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Sarah Everard vigil

(133 Posts)
Hetty58 Mon 15-Mar-21 08:17:11

I can't help thinking that the tragic death and precious memory of this young woman - has been hijacked and used as an excuse, by those desperate to just go out, get together, ignore lockdown rules and socialise.

Am I wrong to think this way?

Gingster Mon 15-Mar-21 08:22:43

I think the same Hetty.just an excuse to cause chaos.. some people thrive on it.
What are the police to do when being pushed and screamed at. Taunted and vilified! They’re damned if they do nothing and damned if they do something .

vegansrock Mon 15-Mar-21 08:27:15

You’ve no evidence that the women there were going out for a nice jolly standing in the cold p/ wet and with the added threat of being arrested. If they just wanted a get together with mates they could have gone somewhere else. I know people who went because they were angry at the way women feel unsafe on the streets, the way women are constantly harassed by men, and how the law does not protect them. I know women who went to show their respects. The Duchess of C went to lay flowers. You can’t accuse people on the basis of zero evidence.

Lucca Mon 15-Mar-21 08:31:53

Ironic but of mistyping....

sodapop Mon 15-Mar-21 08:36:29

I agree with vegansrock this was a peaceful vigil which I think was hijacked by the usual trouble makers. Covid regulations do prohibit gatherings like this but I think the police were very heavy handed in dealing with it. It is a difficult situation all round given who was the alleged perpetrator.

sodapop Mon 15-Mar-21 08:37:46

Oh dear Lucca that was unfortunate

Hetty58 Mon 15-Mar-21 08:53:33

Wrong duchess - never mind! Vegansrock, I agree, I have no evidence.

I'm surprised, though, that a single murder, although all the more shocking with a policeman accused, has caused such an extreme reaction.

Far more young men are murdered on our streets, on a regular basis, than women. So, statistically, women are far safer out there than men.

seamstress Mon 15-Mar-21 09:03:13

Hetty you are wrong here- this is not just about murder , its about sexual harassment, rape, stalking, kerb crawling, groping, flashing and all the other ways women are harassed by men so that they don't feel safe on the streets. These are overwhelmingly crimes against women BY MEN. Little or nothing is being done to protect women.

Iam64 Mon 15-Mar-21 09:13:11

Hetty58 - yes more men are murdered. By other men.
2 women a week are killed by men they’re in, or trying to get out of, a relationship with. Women are sexually harassed and abused in various ways - by men.
No one is saying all men are Bad. The discussions and protests are saying enough

MaizieD Mon 15-Mar-21 09:35:17

Today in Parliament the government is rushing through a bill which will give police enormous powers over protests/demonstrations and potentially make them impossible. The bill includes criminalisation of actions such as causing 'serious annoyance' to others, punishable by up to 10 years in prison.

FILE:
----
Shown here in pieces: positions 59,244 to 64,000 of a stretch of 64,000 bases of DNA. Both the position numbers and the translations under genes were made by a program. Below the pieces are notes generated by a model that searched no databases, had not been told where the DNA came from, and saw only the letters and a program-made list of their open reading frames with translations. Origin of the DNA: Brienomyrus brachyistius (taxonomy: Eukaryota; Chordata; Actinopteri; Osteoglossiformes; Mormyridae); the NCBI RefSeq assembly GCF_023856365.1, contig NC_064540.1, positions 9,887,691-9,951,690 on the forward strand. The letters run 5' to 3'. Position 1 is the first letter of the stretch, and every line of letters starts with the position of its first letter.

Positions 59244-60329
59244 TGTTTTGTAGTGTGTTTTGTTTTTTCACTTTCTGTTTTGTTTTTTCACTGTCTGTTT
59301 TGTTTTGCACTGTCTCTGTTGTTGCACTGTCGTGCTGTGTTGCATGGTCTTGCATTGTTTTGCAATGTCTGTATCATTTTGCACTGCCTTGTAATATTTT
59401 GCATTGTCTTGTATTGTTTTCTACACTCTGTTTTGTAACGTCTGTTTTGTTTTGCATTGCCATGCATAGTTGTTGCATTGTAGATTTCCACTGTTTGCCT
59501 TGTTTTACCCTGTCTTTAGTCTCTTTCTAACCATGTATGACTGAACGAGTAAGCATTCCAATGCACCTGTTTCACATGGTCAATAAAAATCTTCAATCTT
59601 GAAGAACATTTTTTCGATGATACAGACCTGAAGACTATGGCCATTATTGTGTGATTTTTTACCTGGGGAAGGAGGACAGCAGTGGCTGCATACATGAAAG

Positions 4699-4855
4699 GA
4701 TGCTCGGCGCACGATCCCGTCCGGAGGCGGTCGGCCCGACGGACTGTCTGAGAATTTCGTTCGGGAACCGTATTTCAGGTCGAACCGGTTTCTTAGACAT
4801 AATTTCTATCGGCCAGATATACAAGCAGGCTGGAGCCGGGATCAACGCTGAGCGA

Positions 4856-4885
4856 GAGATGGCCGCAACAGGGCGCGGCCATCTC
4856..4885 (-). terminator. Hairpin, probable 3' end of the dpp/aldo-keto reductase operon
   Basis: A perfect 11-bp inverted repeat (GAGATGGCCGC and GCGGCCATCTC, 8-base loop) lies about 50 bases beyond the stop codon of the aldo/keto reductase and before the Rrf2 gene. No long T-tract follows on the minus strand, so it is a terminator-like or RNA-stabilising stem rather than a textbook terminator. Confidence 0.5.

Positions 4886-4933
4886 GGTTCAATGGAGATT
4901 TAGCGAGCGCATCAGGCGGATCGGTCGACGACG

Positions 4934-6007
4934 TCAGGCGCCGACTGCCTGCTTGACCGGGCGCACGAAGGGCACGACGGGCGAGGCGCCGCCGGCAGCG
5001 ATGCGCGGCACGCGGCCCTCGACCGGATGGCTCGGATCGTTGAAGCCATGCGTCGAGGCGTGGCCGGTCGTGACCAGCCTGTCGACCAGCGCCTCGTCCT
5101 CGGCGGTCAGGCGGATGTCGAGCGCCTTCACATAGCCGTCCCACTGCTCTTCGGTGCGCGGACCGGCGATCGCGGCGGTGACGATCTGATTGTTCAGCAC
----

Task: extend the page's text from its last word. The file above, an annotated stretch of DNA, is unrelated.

Commentators and ordinary citizens are horrified at the implications of this bill and many are wondering why people are not up in arms about it. Many are likening it to repressive acts enforced by totalitarian regimes to crush dissent. It conjures up images of police brutality seen recently in places like Belarus and Myanmar. The events of Saturday night on Clapham Common do not inspire confidence in the ability of the police to restrain tendencies to brutality.

Surely, one asks oneself, a country cannot reach this state of repression against the wishes of its citizens? Surely the citizens of a free country would not agree with it?

Well, one only has to come to Gnet to find people who will clearly back repression to the hilt. Who are perfectly happy to blame police brutality on the victims. The interesting question is 'Are there enough of them to let the country slide onto totalitarianism without any serious opposition and resistance?

If there are, what a sad country we are becoming.

eazybee Mon 15-Mar-21 09:35:49

This was not a vigil, it was used as a protest, in defiance of a High court ruling.

faringdon59 Mon 15-Mar-21 09:51:49

I agree eazybee, it was used as an act of defiance.
We would all like to feel safer on our streets, this goes across all genders etc.
However, a discussion about it opens up bigger questions about knife crime and tougher sentencing.
We have since the 1960's become a more lenient society and this is one of the consequences of that.
There is a sub agenda whereby people would like to see Cressida Dick resign, when in fact she has done a good a job as is possible withing a modern policing framework.

trisher Mon 15-Mar-21 09:57:01

I have conflicting views on this. Yes I think the fact that inner city streets are not safe is an issue we need to deal with, but I don't think an extreme reaction to one death will do anything. Add to that the Covid restrictions still in place and the vigil seems completely wrong. There were once Reclaim the Night marches in almost every city across the UK and that is what is needed again. I do fear that this initial reaction will just fade in time, and rather than a well organised longterm campaign, it will be one of those news items that lasts a week or until something else comes along.